By Rob Taylor and Amie Ferris-Rotman
KABUL (Reuters) - A secret U.S. military report says that the Taliban, backed by Pakistan, are set to retake control over Afghanistan after NATO-led forces withdraw from the country, The Times newspaper reported on Wednesday.
Lt Col Jimmie Cummings, a spokesman for the NATO-led International Security Assistance Force (ISAF), confirmed the document's existence but said it was not a strategic assessment of operations.
"The classified document in question is a compilation of Taliban detainee opinions. It's not an analysis, nor is it meant to be considered an analysis," he said.
Nevertheless, it could be interpreted as a damning assessment of the war, now dragging into its eleventh year and aimed at blocking a Taliban return to power, or possibly an admission of defeat.
It could also reinforce the view of Taliban hardliners that the group should not negotiate peace with the United States and President Hamid Karzai's unpopular government while in a position of strength.
The document cited by Britain's The Times said that Pakistan's powerful security agency, the Inter-Services Intelligence (ISI), was assisting the Taliban in directing attacks against foreign forces, a charge often denied by Islamabad.
The allegations drew a strong response from Pakistani Foreign Ministry spokesman Abdul Basit. "This is frivolous, to put it mildly," he said. "We are committed to non-interference in Afghanistan."
The Times said the "highly classified" report was put together by the U.S. military at Bagram air base in Afghanistan for top NATO officers last month. The BBC also carried a report on the leaked document.
Large swathes of Afghanistan have already been handed back to Afghan security forces, with the last foreign combat troops due to leave by the end of 2014.
But many Afghans doubt their army, security forces or police will be able to take firm control of one of the world's most unstable countries once foreign combat troops leave.
The U.S. embassy in Kabul declined to comment on the report.
The accusations will likely further strain ties between Western powers and Islamabad, which has long denied backing militant groups seeking to topple the U.S.-backed government in Kabul.
Pakistani Foreign Minister Hina Rabbani Khar was visiting Kabul on Wednesday on a mission to repair strained diplomatic ties with Afghanistan's government and to meet Karzai to discuss possible peace talks with the Taliban.
Pakistan is currently reviewing ties with the United States which have suffered a series of setbacks since a unilateral U.S. raid that killed Osama bin Laden on Pakistani soil in May last year humiliated Pakistan's powerful generals.
A November 26 cross-border NATO air attack that killed 24 Pakistani soldiers deepened the crisis.
Pakistan is seen as critical to U.S. efforts to stabilize Afghanistan, a feat one foreign power after another has failed to accomplish over the country's turbulent history.
Islamabad has resisted U.S. pressure to go after insurgent groups like the Taliban and the Haqqani network, and argues Washington's approach overlooks complex realities on the ground.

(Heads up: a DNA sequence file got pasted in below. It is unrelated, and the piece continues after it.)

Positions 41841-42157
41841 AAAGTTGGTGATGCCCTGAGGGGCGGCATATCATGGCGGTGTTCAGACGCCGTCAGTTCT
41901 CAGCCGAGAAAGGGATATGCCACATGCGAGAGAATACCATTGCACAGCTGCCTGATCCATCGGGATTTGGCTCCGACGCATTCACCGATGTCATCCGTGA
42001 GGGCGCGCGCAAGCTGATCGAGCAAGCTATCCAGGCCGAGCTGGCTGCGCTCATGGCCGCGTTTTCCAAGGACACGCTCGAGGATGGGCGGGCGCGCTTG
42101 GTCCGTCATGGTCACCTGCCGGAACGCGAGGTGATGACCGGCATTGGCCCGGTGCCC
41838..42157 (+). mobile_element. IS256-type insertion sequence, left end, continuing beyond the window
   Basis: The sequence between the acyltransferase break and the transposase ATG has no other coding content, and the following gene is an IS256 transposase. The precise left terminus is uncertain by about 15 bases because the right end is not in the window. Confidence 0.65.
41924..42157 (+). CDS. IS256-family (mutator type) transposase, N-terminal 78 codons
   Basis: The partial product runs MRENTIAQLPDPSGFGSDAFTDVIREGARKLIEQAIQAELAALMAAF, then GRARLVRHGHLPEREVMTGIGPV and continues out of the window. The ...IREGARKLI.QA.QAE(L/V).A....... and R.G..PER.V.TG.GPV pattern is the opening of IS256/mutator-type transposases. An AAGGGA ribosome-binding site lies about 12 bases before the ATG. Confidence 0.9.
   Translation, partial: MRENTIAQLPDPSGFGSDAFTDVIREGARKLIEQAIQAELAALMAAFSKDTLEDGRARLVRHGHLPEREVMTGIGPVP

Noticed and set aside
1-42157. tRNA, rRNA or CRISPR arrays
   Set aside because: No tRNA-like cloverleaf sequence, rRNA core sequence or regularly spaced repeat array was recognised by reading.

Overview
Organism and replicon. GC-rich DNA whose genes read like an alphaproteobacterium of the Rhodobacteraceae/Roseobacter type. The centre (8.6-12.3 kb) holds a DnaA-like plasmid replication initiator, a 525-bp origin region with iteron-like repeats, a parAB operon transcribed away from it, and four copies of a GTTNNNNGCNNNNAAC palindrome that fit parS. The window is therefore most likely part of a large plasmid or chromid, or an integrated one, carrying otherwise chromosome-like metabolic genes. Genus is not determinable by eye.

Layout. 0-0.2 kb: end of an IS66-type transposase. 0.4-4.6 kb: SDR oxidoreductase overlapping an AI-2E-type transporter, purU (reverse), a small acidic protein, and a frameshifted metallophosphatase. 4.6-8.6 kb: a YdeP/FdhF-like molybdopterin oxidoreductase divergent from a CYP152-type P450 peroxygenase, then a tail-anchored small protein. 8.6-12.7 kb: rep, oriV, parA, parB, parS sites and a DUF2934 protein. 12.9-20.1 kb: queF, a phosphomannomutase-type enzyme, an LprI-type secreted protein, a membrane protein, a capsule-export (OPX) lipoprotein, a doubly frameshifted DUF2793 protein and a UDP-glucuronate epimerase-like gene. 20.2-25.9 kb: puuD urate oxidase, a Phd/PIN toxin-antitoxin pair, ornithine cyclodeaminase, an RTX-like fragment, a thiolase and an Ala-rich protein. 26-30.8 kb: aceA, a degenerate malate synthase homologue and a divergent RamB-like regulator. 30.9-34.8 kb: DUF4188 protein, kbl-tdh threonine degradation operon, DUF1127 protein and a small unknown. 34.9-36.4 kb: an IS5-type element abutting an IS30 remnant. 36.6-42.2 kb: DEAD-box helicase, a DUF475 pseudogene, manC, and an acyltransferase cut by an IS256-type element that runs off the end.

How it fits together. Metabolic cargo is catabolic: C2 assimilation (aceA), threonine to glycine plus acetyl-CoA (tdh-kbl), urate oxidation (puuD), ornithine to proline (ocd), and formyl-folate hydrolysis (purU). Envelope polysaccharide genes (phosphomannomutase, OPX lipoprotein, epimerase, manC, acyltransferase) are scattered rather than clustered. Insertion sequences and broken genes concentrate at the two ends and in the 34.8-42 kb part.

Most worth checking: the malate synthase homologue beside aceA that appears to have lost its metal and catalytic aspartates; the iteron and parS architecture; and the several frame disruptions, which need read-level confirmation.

"They (the Taliban) don't need any backing. Everybody knows that after 10 years, they (NATO) have not been able to control a single province in Afghanistan because of the wrong policies they have been following," Pakistani Senator Tariq Azim, a member of the Senate's Defence Committee, told Reuters.
Pentagon spokesman George Little said: "We have long been concerned about ties between elements of the ISI and some extremist networks."
Little said U.S. Defense Secretary Leon Panetta "has also been clear that he believes that the safe havens in Pakistan remain a serious problem and need to be addressed by Pakistani authorities".
The document's findings were based on interrogations of more than 4,000 Taliban and al Qaeda detainees, the Times said, adding that it identified only few individual insurgents.
A State Department spokesman and Britain's Foreign Office both declined comment on the report.
Despite the presence of about 100,000 foreign troops, violence in Afghanistan is at its worst since the Taliban were ousted by U.S.-backed Afghan forces in 2001, according to the United Nations.
The Taliban announced this month they would open a political office in the Qatari capital Doha to support possible peace talks with the United States.
But there has also been talk of efforts to hold separate talks in Saudi Arabia because Karzai fears his government could be sidelined by U.S. talks with the Taliban.
The report could boost the Taliban's confidence and make its leaders less willing to make concessions on key U.S. demands for a ceasefire and for the insurgency to renounce violence and break all ties to al Qaeda.
Hoping to gain credibility with a population still haunted by memories of the Taliban's harsh rule from 1996-2001, the group has tried to improve its image as its fighters battle NATO and Afghan forces.
The Times said the document suggested the Taliban were gaining in popularity partly because the austere Islamist movement was becoming more tolerant.
"It remains to be seen whether a revitalized, more progressive Taliban will endure if they continue to gain power and popularity," it quoted the report as saying.
"Regardless, at least within the Taliban, the refurbished image is already having a positive effect on morale."
(Additional reporting by Dan Magnowski in KABUL and Qasim Nauman in ISLAMABAD; Writing by Michael Georgy; Editing by Nick Macfie)